American Congress of Obstetricians and Gynecologists

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The American College of Obstetricians and Gynecologists is a professional association of physicians specializing in obstetrics and gynecology in the United States. It is a 501(c)(3) organization with a membership of approximately 58,000 obstetrician-gynecologists and women's health care professionals. It was founded in 1951. A companion 501(c)(6) organization, the American Congress of Obstetricians and Gynecologists (ACOG), was founded in 2008 and became operational in 2010.[1] The two organizations coexist, and member individuals automatically belong to both.[2] Both are not-for-profit.[2] The College as a 501(c)(3) focuses on education (with limited political work), whereas the Congress as a 501(c)(6) is allowed to advocate for members' interests in terms of the business of medicine (BOM) through lobbying and other political work.[2]

Physician members are referred to as fellows and use the post-nominal letters FACOG to indicate their status. To become a fellow, a candidate must become certified by the American Board of Obstetrics and Gynecology,[3] an independent organization, and then nominated to the College by another fellow.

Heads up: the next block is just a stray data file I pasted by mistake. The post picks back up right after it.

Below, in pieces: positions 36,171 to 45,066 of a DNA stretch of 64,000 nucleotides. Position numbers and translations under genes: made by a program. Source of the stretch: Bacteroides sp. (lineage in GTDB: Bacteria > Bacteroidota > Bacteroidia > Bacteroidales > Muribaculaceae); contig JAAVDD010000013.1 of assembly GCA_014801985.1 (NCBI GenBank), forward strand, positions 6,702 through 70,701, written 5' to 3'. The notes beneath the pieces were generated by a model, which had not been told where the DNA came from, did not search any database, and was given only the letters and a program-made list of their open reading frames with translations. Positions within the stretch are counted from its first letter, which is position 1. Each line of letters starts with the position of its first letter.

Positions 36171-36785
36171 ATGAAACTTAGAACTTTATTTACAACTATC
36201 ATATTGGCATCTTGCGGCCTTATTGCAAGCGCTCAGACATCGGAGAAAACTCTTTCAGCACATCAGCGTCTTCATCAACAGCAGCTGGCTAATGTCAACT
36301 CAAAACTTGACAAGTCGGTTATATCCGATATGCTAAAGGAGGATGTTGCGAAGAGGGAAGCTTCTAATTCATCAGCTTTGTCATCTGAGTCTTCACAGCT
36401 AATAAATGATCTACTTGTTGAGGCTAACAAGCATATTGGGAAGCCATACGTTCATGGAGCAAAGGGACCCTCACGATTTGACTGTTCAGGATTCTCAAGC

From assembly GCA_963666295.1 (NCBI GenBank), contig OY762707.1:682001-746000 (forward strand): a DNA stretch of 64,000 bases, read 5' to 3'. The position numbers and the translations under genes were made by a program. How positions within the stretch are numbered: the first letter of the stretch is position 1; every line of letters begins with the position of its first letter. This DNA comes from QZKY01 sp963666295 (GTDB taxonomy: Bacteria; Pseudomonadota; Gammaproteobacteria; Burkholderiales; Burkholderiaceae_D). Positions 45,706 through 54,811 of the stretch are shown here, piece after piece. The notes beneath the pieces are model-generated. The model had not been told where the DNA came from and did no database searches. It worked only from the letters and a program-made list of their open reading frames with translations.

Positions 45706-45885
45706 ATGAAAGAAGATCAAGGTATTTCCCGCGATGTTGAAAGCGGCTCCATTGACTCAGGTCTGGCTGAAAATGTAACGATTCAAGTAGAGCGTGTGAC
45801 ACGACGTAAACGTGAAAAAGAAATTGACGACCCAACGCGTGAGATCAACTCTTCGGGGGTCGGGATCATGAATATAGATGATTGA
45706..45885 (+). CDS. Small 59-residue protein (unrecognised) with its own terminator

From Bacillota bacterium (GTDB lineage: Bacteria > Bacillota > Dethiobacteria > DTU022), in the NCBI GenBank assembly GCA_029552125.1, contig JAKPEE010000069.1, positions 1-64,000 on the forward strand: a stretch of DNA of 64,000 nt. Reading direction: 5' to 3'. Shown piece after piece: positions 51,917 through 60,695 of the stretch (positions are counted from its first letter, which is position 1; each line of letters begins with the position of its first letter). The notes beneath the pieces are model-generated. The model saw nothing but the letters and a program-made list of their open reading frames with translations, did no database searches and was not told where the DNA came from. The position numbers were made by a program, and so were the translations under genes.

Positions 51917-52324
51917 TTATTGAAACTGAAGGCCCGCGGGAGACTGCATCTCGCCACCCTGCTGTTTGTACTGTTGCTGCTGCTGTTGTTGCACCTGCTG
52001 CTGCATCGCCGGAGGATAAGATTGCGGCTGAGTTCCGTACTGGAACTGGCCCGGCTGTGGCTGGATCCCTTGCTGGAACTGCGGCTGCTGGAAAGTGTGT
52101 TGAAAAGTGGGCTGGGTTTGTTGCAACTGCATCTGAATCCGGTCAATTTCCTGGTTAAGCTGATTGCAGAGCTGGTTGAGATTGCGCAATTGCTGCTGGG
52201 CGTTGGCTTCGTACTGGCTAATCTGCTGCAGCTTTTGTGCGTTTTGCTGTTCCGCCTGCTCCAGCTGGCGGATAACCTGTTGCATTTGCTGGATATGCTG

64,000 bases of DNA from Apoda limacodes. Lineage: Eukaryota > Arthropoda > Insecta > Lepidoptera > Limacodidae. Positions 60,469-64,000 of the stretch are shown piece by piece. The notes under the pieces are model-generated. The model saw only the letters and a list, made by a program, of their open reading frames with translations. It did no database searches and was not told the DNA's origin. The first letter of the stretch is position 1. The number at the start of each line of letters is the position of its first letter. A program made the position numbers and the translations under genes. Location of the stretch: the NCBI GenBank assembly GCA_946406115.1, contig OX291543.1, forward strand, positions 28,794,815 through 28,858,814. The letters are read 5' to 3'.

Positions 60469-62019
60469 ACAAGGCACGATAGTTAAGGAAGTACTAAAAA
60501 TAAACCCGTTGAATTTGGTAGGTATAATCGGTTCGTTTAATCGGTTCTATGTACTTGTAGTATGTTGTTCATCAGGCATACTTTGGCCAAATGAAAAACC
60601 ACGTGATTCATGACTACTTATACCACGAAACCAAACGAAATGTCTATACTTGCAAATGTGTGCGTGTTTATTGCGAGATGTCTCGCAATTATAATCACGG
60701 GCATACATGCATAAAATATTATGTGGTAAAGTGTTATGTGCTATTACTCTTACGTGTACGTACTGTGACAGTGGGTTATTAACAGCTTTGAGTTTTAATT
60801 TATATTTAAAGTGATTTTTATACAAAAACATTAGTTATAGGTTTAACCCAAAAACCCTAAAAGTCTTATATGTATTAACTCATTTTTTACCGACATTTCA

Obstetrics & Gynecology is the official publication of ACOG. It is popularly known as "The Green Journal".[4] In 1986, the organization successfully challenged an anti-abortion law in Pennsylvania before the U.S. Supreme Court in Thornburgh v. American College of Obstetricians and Gynecologists.[5]


  1. ^ "Leadership and Governance". ACOG website. ACOG. Retrieved 8 July 2015. 
  2. ^ a b c ACOG, The American College of Obstetricians and Gynecologists and the American Congress of Obstetricians and Gynecologists: What We Are and The Reasons Why (PDF), retrieved 2015-10-29. 
  3. ^ "American Board of Obstetrics & Gynecology". ABOG website. ABOG. Retrieved 13 February 2014. 
  4. ^ SCImago Journal and Country rank > Obstetrics and Gynecology Retrieved on April 15, 2010
  5. ^ Greenhouse, Linda. Becoming Justice Blackmun. Times Books. 2005. Page 183.

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